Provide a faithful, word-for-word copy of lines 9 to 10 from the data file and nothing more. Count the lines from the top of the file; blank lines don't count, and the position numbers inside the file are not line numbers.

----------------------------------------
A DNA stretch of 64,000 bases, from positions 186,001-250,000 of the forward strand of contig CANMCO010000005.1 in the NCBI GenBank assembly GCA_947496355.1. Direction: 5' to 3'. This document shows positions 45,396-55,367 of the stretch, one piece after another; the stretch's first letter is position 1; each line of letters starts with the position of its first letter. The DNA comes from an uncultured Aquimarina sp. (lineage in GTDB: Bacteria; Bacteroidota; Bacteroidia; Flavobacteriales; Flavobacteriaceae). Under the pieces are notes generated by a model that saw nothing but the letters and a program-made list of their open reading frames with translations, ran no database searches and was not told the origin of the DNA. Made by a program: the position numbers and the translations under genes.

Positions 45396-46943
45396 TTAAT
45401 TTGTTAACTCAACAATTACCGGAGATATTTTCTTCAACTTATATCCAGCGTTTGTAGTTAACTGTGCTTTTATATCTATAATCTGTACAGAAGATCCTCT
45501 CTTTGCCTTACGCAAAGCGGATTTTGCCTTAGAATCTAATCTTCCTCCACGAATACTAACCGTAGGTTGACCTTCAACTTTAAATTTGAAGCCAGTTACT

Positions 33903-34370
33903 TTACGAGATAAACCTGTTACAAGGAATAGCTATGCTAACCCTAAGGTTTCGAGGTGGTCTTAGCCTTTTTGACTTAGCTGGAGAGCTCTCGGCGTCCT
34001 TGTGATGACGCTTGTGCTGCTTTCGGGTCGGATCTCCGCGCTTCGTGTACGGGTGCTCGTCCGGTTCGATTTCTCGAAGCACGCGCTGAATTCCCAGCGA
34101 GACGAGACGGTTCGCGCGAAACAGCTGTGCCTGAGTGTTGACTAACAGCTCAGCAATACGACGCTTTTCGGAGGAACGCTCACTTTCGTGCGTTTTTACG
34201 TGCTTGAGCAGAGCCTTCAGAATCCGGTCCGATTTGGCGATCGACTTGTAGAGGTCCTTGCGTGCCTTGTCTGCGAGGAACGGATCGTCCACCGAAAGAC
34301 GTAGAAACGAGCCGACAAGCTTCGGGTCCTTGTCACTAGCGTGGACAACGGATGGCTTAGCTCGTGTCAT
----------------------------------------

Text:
34101 GACGAGACGGTTCGCGCGAAACAGCTGTGCCTGAGTGTTGACTAACAGCTCAGCAATACGACGCTTTTCGGAGGAACGCTCACTTTCGTGCGTTTTTACG
34201 TGCTTGAGCAGAGCCTTCAGAATCCGGTCCGATTTGGCGATCGACTTGTAGAGGTCCTTGCGTGCCTTGTCTGCGAGGAACGGATCGTCCACCGAAAGAC